The newly formed commission will have the power to discipline, remove, and force judges to retire based upon investigations into alleged misconduct.
Fireworks Proceeds for Trauma Care Funding – Approved 81-19 percent
Amendment 4: “Shall the Constitution of Georgia be amended as to provide that the proceeds of excise taxes on the sale of fireworks or consumer fireworks be dedicated to the funding of trauma care, firefighter equipping and training, and local public safety purposes?”
Amendment 4 asked voters to approve a measure that would direct revenue generated from fireworks sales to trauma care and fire safety. Currently, the state levies a 5 percent sales tax on fireworks sold in Georgia.
The accompanying legislation, Senate Bill 350, provides specific direction for how the revenue from the excise tax would be distributed among three specific programs. The new law would require that 55 percent of the funds be dedicated to the Georgia Trauma Care Network Commission, 40 percent to the Georgia Firefighter Standards and Training Council, and 5 percent to local governments for the operation of 9-1-1 systems.
Fulton County TSPLOST Referendum – Approved 53-47 percent
Residents of the City of the Atlanta and Fulton County (outside of Atlanta) were presented with separate ballot measures authorizing the collection of sales tax to fund transportation projects.
City of Atlanta: TSPLOST - Approved 68-32 percent MARTA – Approved 71-29 percent
Residents living within the City of Atlanta were asked to approve two ballot referenda allowing for additional investment in transit and transportation infrastructure.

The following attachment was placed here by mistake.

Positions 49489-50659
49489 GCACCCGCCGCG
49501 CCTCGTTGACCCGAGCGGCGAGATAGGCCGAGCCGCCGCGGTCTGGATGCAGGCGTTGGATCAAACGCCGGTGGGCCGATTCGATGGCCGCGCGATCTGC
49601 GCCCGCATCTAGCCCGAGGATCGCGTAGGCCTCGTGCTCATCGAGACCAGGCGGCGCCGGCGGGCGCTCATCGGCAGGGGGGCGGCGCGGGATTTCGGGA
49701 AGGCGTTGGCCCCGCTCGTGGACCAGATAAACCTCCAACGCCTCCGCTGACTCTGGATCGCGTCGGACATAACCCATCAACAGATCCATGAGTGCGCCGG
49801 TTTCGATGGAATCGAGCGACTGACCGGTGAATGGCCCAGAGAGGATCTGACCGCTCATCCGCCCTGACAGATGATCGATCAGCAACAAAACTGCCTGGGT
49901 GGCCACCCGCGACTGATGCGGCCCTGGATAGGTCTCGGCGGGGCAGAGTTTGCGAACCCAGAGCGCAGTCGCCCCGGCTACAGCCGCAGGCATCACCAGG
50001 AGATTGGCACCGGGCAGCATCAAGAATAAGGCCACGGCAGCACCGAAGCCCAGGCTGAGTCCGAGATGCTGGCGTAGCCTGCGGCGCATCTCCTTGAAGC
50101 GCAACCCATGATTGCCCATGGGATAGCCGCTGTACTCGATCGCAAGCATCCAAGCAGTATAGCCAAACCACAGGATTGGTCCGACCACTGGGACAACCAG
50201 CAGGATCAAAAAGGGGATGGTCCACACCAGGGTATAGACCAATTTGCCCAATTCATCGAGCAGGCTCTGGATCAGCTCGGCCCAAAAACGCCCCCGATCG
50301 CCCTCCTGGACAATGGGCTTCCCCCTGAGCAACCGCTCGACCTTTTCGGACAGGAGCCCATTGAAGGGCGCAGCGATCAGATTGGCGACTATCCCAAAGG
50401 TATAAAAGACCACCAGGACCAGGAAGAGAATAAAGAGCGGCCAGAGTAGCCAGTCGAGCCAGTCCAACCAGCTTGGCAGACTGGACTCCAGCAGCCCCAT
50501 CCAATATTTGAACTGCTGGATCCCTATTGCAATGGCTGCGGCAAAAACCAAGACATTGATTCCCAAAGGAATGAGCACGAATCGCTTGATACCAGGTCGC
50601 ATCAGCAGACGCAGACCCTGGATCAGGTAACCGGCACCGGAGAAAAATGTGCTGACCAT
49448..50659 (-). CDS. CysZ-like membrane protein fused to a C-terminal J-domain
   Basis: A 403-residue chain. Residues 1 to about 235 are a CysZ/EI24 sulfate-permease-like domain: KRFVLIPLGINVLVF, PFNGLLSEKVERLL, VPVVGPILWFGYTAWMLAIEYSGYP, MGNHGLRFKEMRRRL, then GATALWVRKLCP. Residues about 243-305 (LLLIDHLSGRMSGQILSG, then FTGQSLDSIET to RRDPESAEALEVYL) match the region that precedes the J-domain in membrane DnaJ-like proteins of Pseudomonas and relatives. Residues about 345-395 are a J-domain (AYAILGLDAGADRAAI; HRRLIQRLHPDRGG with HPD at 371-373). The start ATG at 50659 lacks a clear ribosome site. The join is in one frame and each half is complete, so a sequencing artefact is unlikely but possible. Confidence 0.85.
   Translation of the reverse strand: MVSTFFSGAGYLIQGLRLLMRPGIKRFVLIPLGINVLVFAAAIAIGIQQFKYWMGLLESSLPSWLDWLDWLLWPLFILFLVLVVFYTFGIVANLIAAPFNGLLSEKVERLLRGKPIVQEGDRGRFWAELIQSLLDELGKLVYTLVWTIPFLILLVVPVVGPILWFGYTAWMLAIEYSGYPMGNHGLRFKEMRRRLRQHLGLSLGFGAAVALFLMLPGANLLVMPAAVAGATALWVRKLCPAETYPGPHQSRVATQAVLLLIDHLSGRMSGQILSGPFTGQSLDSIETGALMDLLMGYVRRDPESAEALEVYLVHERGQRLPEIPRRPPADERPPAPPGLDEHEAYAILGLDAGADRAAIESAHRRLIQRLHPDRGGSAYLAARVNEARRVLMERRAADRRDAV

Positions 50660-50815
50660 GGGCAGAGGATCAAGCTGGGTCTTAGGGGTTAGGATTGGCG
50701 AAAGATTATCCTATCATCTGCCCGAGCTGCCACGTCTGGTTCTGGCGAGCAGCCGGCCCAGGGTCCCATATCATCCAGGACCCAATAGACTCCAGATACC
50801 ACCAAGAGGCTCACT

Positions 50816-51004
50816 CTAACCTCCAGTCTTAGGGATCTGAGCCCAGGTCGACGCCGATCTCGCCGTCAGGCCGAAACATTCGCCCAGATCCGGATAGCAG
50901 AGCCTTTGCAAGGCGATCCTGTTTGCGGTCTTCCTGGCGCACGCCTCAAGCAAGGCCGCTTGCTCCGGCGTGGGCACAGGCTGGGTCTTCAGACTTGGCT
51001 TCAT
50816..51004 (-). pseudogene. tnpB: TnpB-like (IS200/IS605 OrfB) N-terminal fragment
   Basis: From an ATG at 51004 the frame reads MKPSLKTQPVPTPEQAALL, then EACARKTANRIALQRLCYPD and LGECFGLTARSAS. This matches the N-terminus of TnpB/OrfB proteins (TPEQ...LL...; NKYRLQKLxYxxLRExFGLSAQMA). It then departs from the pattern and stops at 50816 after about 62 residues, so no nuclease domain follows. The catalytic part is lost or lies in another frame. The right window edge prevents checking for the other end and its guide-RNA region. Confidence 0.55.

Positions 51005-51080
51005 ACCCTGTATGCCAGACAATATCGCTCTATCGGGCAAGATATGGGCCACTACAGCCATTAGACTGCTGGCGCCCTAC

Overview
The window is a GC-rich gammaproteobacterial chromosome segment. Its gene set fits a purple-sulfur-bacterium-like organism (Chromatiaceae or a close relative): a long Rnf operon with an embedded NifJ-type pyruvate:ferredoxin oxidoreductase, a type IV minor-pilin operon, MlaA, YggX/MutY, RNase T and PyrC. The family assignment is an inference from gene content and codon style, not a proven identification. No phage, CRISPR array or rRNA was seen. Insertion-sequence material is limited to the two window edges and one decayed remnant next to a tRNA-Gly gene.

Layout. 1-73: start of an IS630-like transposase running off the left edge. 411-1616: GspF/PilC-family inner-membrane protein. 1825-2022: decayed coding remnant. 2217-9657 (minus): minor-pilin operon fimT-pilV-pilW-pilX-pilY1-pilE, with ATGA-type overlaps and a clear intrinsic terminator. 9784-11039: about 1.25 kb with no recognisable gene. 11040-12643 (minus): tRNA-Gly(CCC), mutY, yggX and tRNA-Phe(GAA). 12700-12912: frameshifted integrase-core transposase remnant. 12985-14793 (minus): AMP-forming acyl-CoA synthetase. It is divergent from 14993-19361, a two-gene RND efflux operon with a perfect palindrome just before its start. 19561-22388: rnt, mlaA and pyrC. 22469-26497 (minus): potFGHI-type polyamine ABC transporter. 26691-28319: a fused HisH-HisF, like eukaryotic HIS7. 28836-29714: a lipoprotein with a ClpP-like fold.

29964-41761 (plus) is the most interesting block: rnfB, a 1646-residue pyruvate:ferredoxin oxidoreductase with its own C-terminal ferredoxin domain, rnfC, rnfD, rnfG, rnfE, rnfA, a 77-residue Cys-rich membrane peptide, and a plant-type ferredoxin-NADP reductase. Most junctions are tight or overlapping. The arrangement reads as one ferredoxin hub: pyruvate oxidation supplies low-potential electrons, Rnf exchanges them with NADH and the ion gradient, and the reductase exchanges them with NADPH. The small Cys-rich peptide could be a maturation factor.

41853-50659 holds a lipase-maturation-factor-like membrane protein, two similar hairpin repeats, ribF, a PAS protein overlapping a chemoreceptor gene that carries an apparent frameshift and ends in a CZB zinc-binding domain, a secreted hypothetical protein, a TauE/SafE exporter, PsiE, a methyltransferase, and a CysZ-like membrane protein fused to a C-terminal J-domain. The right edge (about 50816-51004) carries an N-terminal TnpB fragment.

The City of Atlanta put forward a Transportation Special Purpose Local Option Sales Tax, or TSPLOST, to generate funding for transportation improvements and congestion relief. The TSPLOST calls for an additional .40 percent sales tax, which is expected to raise $250-$300 million over the next five years.
Much of the funding will be dedicated to the following:
$66 million for the Atlanta BeltLine, which will allow the BeltLine to purchase the remaining right of way to close the 22-mile loop;
$75 million for 15 complete streets projects;
$3 million for Phase 2 of the Atlanta Bike Share program;
$69 million for pedestrian improvements in sidewalks; and
$40 million for traffic signal optimization.
MARTA asked voters to approve an additional .50 percent sales tax that is expected to generate approximately $2.5 billion over a 40-year period. Funds raised by this levy would be spent on major investments in transit infrastructure, building new infill rail stations, purchasing new buses, and introducing new bus routes.
Fulton County (outside of Atlanta)
In July, the Board of Commissioners approved an Intergovernmental Agreement between Fulton County and the 13 cities outside the City of Atlanta. This allowed Fulton County to place its own TSPLOST on the ballot in November. Voters were asked to approve an additional .75 percent sales tax that is expected to raise $596 million over five years. The funds would be distributed based on population.